The future role of coal plants will depend on the ability to cycle and follow loads to meet marginal power demands, accommodate renewables and support the grid. Essential to success in this new role is a plant’s ability to maintain high reliability, efficiency and flexibility. However, these changing operational demands put significant stresses on power plant components that directly impact the ability to deliver these requirements. In the past, plants have independently monitored performance using physics-based solutions (heat rate, boiler losses, etc.) and reliability using data-driven analytics (advanced pattern recognition). This presentation will share results from a DOE-funded project to improve the efficiency, reliability and flexibility of existing coal-based power plants using a Hybrid Analytics Solution. The Hybrid Analytics Solution utilizes a novel approach to integrate: a) an established, advanced data-driven analytics solution that includes artificial intelligence, advanced pattern recognition and machine-learning techniques and b) a well-proven, first principle thermal heat balance model solution. The Hybrid Solution integrates machine learning based data analytics with thermal analysis in a manner that enables increased accuracy and scope of the thermal analysis resulting in improved ability of the data analytics to monitor changes in plant operation. A fully operational Hybrid Analytics Solution has been installed at a 600MW coal-fired plant at Ameren and is being used to monitor outcomes 24/7 as part of the fleet monitoring initiative. Initial results reveal that the Hybrid Solution may be able to recognize patterns of operation involving the fuel composition, excess oxygen, measured gas temperatures, air leakages, tube bank metal temperatures and heat transfer rates, fuel moisture content, steam/water temperatures and boiler efficiency. With the hybrid analytics solution operators will be able to understand these patterns to find “sweet-spots” where plant performance is optimized and optimize control strategies for flexible plant operation.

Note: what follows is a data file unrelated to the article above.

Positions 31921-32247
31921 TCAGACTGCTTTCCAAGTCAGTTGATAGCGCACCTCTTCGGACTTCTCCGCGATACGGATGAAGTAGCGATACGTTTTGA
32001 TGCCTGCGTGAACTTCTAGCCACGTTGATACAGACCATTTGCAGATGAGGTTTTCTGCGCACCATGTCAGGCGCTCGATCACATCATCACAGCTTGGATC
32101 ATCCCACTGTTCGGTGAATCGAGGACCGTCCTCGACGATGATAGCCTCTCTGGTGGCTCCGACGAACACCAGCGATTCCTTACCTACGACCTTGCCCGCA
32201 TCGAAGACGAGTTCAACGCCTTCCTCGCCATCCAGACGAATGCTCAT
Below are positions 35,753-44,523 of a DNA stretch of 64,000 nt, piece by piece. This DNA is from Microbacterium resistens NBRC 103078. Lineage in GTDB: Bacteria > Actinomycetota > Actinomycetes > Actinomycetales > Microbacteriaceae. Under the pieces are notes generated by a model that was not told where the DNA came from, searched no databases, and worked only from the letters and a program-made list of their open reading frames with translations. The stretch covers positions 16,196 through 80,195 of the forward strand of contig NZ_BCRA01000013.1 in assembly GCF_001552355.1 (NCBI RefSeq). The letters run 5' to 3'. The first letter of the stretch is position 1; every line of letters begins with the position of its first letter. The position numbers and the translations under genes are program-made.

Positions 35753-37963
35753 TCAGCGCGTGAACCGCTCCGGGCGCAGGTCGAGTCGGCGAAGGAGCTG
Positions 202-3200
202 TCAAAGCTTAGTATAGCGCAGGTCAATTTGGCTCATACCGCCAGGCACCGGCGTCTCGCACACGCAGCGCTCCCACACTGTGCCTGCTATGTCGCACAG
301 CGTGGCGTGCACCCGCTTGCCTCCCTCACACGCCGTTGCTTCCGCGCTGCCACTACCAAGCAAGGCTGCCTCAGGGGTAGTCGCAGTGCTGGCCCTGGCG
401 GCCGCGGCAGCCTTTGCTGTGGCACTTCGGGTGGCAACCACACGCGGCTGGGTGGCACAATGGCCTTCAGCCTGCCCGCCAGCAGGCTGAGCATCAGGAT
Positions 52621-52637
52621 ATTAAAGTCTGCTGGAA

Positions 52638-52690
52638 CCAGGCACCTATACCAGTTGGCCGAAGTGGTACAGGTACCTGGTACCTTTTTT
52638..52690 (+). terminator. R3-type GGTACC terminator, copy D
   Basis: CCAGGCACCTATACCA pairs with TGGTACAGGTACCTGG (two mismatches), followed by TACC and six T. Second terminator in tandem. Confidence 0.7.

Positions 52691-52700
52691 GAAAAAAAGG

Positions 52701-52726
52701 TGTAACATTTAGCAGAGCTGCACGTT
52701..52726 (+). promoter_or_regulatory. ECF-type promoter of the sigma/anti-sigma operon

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Networking
Cantina Reception
Cantina Reception
Take 5 for a drink and a quick chat at our cantina receptions located throughout the exhibit hall.

Networking Bar Locations:
Company Booth Name
Black & Veatch 4811
Flanders Electric 6045
PTMW 3745
Qualus Power Services 3827